As we start the new year, California employers should be aware of the new employment laws that went into effect on January 1, 2024. This is also a good time for employers to update their Employee Handbooks to ensure they are in compliance with these new laws. Here is a summary of some of the new or updated laws:
Cannabis Use Added as a Protected Category (AB 2188, SB 700)
AB 2188 (which was signed into law in 2022, but goes into effect January 1, 2024) expands the FEHA to make it unlawful for an employer to discriminate against applicants or employees in hiring, termination, or any term or condition of employment, or to otherwise penalize an individual for (1) off-duty cannabis use outside the workplace, or (2) the results of an employer-required drug test that comes back positive for nonpsychoactive cannabis metabolites in the individual’s hair, blood, urine, or other bodily fluids. This does not impact an employer’s policy prohibiting the use or possession of cannabis on the job, or prohibiting employees from being under the influence of drugs or alcohol while at work.
SB 700 also expands the FEHA to protect applicants from discrimination for prior cannabis use and prohibits employers from asking applicants information relating to their prior use of cannabis.
Expansion of Paid Sick Leave Law (SB 616)
SB 616 expands California’s existing paid sick leave law to require employers to provide 5 days/40 hours of paid sick leave (the previous law required 3 days/24 hours). While employers may still use the “frontload” method to provide the entire amount of paid sick leave upfront, for those employers who use the accrual method, employees must be able to accrue 40 hours by their 200th day of employment. It is important to note that employees can still accrue at the rate of 1 hour of sick leave for every 30 hours worked. Annual usage may be limited to 40 hours (instead of the previous 24 hours), and the total accrual may be capped at the greater of 10 days/80 hours (formerly 6 days/48 hours).
Reproductive Loss Leave (SB 848)
SB 848 permits eligible employees to take up to 5 days of unpaid leave after a “reproductive loss event,” which is defined under the law as a failed adoption, failed surrogacy, miscarriage, stillbirth, or an unsuccessful assisted reproduction. The leave must be taken within 3 months of the reproductive loss event, and does not need to be taken consecutively. This new law applies to employers with at least 5 employees, and an employee must be employed at least 30 days prior to the start of the leave.
Prohibition of Noncompete Agreements (SB 699, AB 1076)
Although noncompete agreements have been, for the most part, unenforceable for some time in California, under SB 699, employers are prohibited from entering into or attempting to enforce noncompete agreements with employees no matter where the employee worked when the agreement was entered into or where the employee signed the agreement. Additionally, AB 1076 requires all employers who previously required employees (current and former if employed after January 1, 2022) to sign noncompete agreements to inform those employees, in writing, by February 14, 2024, that the noncompete agreements previously signed are void. A violation of the notice provision constitutes an act of unfair competition.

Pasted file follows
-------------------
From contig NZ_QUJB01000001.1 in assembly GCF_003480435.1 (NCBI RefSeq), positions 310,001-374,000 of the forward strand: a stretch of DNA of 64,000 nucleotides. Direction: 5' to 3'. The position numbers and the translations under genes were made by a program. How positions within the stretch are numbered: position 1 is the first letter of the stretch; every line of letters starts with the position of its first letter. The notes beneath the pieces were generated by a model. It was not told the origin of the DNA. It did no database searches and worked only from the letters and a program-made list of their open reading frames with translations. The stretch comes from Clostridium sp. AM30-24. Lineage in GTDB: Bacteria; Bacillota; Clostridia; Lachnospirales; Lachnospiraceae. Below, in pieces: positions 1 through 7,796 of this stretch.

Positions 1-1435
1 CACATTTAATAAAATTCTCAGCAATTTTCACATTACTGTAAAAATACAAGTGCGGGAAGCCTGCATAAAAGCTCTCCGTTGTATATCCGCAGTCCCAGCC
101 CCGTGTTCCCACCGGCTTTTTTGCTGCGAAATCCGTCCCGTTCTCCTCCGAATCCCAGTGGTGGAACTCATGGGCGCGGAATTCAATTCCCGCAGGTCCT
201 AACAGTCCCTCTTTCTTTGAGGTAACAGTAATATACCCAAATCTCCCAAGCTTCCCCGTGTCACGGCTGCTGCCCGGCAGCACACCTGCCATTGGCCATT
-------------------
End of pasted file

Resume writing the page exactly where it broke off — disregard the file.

Workplace Violence Prevention Plan (SB 553)
Effective July 1, 2024, SB 553 will require employers to create a written workplace violence prevention plan. As part of the plan, employers must, among other things, train all employees regarding workplace violence prevention; maintain records related to the plan; record incidents or threats in an incident log; and create procedures to accept and respond to reports of workplace violence, and how to prevent retaliation against employees who report workplace violence. There are some exceptions to this new law for employers with fewer than 20 employees in certain industries. If you have fewer than 20 employees, you should seek legal advice to determine what your obligations are under this law.
Increased California Minimum Wage
Effective January 1, 2024, the state minimum wage will increase to $16/hour for all employers regardless of number of employees. This means that the salary basis test for most salaried exempt positions will increase to a minimum of $66,560. Note that many local counties and cities, including Los Angeles (both county and city), have local minimum wages that are higher than the state minimum wage. Employers must use the higher applicable rate in their jurisdiction.
If you have any questions, please contact Sonya Goodwin. Sonya provides mediation services, advice, and counsel to employers and litigates all types of employment matters. For Sonya’s mediation availability, contact Candace Yang at firstname.lastname@example.org. For employment counseling, contact Sonya at email@example.com.